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chamber music


Levkovich, Franck & Rachmaninoff

Three piano trios, youthful works of sustained lyricism, bring together Sergei Babayan, Kristof Baráti, Hans Helmerson, Mischa Maisky, Mihaela Martin and Daniil Trifonov.


First movement of Piano Trio
(Babayan, Martin, Helmerson)

CÉSAR FRANCK (1822-1890)
Piano Trio No. 1 in F-sharp minor Op. 1
(Babayan, Martin, Helmerson)


Trio élégiaque No. 2 in D minor Op. 9
(Trifonov, Baráti, Maisky)

The pianist Dmitri Levkovitch (born in 1980), a former student of Sergei Babayan, is also a composer. His Trio for piano and strings begins with a melancholic Andante of timeless lyricism. This is followed by the first of three Trios Concertants by César Franck. “I wish I could tell you everything I’ve found beautiful about it,” Mendelssohn wrote to the young composer after hearing it. In the languid key of F sharp minor, this Opus 1 by César Franck, composed at the age of 18, already adopts the cyclical form so characteristic of its author.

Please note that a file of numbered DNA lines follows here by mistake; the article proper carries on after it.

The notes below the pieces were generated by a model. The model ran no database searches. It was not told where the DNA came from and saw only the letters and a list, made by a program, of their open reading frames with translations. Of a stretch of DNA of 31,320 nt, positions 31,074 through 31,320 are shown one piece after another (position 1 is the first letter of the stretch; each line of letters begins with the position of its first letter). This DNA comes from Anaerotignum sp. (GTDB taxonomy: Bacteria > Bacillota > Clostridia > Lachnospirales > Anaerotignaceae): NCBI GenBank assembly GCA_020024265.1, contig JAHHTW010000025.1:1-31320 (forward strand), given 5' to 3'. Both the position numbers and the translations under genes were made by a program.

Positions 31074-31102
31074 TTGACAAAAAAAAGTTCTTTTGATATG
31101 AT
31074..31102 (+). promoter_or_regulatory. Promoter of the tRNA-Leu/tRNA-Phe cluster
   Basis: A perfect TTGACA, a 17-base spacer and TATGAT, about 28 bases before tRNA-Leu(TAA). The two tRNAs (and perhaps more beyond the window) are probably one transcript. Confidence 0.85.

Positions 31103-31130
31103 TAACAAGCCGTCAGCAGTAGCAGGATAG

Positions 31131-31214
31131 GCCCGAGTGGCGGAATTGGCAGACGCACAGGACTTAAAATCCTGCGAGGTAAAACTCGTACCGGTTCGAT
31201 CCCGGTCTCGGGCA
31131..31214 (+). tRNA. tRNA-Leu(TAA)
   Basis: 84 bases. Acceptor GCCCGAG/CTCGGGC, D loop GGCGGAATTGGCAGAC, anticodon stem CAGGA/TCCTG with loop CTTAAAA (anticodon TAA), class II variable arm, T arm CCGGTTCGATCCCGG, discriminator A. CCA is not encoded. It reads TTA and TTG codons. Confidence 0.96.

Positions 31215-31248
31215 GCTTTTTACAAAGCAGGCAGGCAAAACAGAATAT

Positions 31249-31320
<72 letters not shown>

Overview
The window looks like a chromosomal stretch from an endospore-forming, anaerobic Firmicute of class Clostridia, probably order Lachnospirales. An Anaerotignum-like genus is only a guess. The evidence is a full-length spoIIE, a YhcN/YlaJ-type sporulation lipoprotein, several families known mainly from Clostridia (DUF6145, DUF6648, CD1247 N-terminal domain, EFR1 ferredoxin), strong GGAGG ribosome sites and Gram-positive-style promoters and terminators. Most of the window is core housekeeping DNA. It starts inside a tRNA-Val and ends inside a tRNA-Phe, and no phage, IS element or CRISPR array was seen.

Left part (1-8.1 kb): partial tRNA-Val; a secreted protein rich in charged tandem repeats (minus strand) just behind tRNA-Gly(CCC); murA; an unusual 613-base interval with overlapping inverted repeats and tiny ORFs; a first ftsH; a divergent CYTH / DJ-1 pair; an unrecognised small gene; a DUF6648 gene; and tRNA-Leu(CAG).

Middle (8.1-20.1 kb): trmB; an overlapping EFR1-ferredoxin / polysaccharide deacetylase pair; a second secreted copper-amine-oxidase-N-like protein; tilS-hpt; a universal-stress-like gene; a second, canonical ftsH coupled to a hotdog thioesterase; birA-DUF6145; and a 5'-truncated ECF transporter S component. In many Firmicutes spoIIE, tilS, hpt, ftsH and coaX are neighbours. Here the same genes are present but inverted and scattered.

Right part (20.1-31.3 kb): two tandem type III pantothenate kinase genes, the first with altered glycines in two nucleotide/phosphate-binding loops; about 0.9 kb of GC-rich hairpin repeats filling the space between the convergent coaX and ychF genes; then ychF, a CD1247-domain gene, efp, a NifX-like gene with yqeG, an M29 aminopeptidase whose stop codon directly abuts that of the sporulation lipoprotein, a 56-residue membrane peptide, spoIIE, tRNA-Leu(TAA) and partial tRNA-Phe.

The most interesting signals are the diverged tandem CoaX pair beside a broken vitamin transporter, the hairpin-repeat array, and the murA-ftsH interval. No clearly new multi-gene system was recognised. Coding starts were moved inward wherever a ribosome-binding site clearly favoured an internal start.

In response to this early work is another: Trio No. 2, Op. 9, the so-called “elegiac” Trio, which Rachmaninoff wrote in shock at the news of the death of Tchaïkovski, who had been his mentor and friend. The lamentation of the strings, punctuated by a stubborn motif in the left hand of the piano, immediately sets the elegiac mood of the work. The second movement is a vast theme and variations, the theme of which is borrowed from The Rock, an orchestral tone poem by Rachmaninoff that Tchaïkovski loved. A brief and densely textured Finale closes the work.